Consider the pros and cons of each location when choosing where to include filters in a hydraulic system.
By Brendan Casey,
Because the primary objective of filtration is to extend machine life by removing contaminants from the oil, it is a paradox to locate filters in a hydraulic system where they reduce the service life of the components they were installed to protect. So when selecting the locations for filters in a hydraulic system, the overriding principle must be: first, do no harm. In other words, ‘the cure must not be worse than the disease.’
With this in mind, let us consider the pros and cons of the various hydraulic filter locations:
Locating filters in pressure lines provides maximum protection for components located immediately downstream. Filtration ratings of 2 μm or less are possible, due to the pressure that is available to force fluid through the media. However, filter efficiency can be reduced by high flow velocities and pressure and flow transients, which can disturb trapped particles. The major disadvantage of pressure filtration is economic. Because the housings and elements must be designed to withstand peak system pressure (high-collapse type), pressure filtration has the highest initial and ongoing cost.
The rationale for locating filters in the return line is this: if the reservoir and the fluid it contains start out clean, and all air entering the reservoir and returning fluid is adequately filtered, then fluid cleanliness will be maintained. The other advantage of the return line as a filter location is that sufficient pressure is available to force fluid through fine media (typically 10 μm), but pressure is not high enough to complicate filter or housing design. This, combined with relatively low flow velocity, means that high filtration efficiency can be achieved economically.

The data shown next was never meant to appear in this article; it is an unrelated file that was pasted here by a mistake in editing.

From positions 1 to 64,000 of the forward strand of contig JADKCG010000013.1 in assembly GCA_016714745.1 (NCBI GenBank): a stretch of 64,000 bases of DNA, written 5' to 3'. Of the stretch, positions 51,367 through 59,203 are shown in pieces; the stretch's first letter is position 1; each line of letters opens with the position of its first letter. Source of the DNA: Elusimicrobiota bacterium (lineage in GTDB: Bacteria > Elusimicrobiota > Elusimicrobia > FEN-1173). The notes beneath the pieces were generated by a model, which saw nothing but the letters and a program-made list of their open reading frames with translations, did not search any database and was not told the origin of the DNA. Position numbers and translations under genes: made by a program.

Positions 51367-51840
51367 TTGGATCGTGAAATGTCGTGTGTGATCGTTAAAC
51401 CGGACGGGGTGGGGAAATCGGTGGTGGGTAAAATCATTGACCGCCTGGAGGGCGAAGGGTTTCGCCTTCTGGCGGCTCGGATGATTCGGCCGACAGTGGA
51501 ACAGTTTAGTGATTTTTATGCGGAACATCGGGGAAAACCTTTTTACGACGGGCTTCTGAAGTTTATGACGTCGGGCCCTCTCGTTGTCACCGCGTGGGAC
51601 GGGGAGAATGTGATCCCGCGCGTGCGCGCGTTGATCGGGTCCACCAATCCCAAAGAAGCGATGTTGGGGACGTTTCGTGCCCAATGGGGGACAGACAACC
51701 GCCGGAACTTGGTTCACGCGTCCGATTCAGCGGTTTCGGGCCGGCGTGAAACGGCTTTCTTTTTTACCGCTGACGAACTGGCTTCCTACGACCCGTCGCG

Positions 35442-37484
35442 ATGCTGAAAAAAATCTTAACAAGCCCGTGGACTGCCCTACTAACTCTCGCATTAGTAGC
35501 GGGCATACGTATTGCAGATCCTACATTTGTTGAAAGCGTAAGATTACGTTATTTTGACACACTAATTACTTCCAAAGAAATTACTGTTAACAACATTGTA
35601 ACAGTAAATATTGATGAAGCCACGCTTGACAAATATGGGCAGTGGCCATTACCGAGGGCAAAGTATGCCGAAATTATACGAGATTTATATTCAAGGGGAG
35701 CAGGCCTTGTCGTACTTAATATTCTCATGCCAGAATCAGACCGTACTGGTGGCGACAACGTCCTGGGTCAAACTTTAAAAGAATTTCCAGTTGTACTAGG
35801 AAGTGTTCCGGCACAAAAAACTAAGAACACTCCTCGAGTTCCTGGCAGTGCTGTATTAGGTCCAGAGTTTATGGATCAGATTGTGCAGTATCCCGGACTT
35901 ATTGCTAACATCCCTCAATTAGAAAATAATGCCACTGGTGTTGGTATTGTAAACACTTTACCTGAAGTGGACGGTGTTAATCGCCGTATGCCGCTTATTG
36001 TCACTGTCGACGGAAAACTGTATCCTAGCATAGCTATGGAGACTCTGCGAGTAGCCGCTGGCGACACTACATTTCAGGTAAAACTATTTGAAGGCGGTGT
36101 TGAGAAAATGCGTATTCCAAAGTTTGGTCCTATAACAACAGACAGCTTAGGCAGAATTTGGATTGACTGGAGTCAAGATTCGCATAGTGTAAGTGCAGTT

|Vacuum here or case pressure here puts the piston-ball and slipper-pad socket in tension. |
For these reasons, return filtration can be beneficial for most hydraulic systems. The main disadvantage of return line filtration is that the backpressure created by the element can adversely affect the operation of or even damage some components.
Off-line filtration enables continuous, multi-pass filtration at a controlled flow velocity and pressure drop, which results in high filtration efficiency. Filtration of 2 μm or less is possible, and polymeric (water absorbent) filters and heat exchangers can be included in the circuit for total fluid conditioning. The main disadvantage of off-line filtration is its high initial cost, although this can usually be justified on a life-of-machine cost basis.
From a filtration perspective, the pump intake is an ideal location for filtering media. Filter efficiency is increased by the absence of both high fluid velocity, which can disturb trapped particles, and high pressure drop across the element, which could otherwise force migration of particles through the media. These advantages are outweighed by the restriction the element creates in the intake line and the negative effect this can have on pump life.
|Figure 2. Effect of tensile forces acting on vane pump. |
A restriction at the pump inlet can cause cavitation erosion and mechanical damage. And although cavitation erosion contaminates the hydraulic fluid and damages critical surfaces, the mechanical effect of vacuum-induced forces has a more detrimental impact on pump life.
The detriments of vacuum
Development of a vacuum in the pumping chambers of an axial-piston pump puts the piston ball and slipper pad socket in tension. This joint is not designed to withstand high tensile force. Consequently, the slipper becomes detached from the piston, Figure 1. This can occur either instantaneously — if the vacuum-induced tensile force is significant enough — or over many hours of service as the ball joint repeatedly alternates between tension and compression.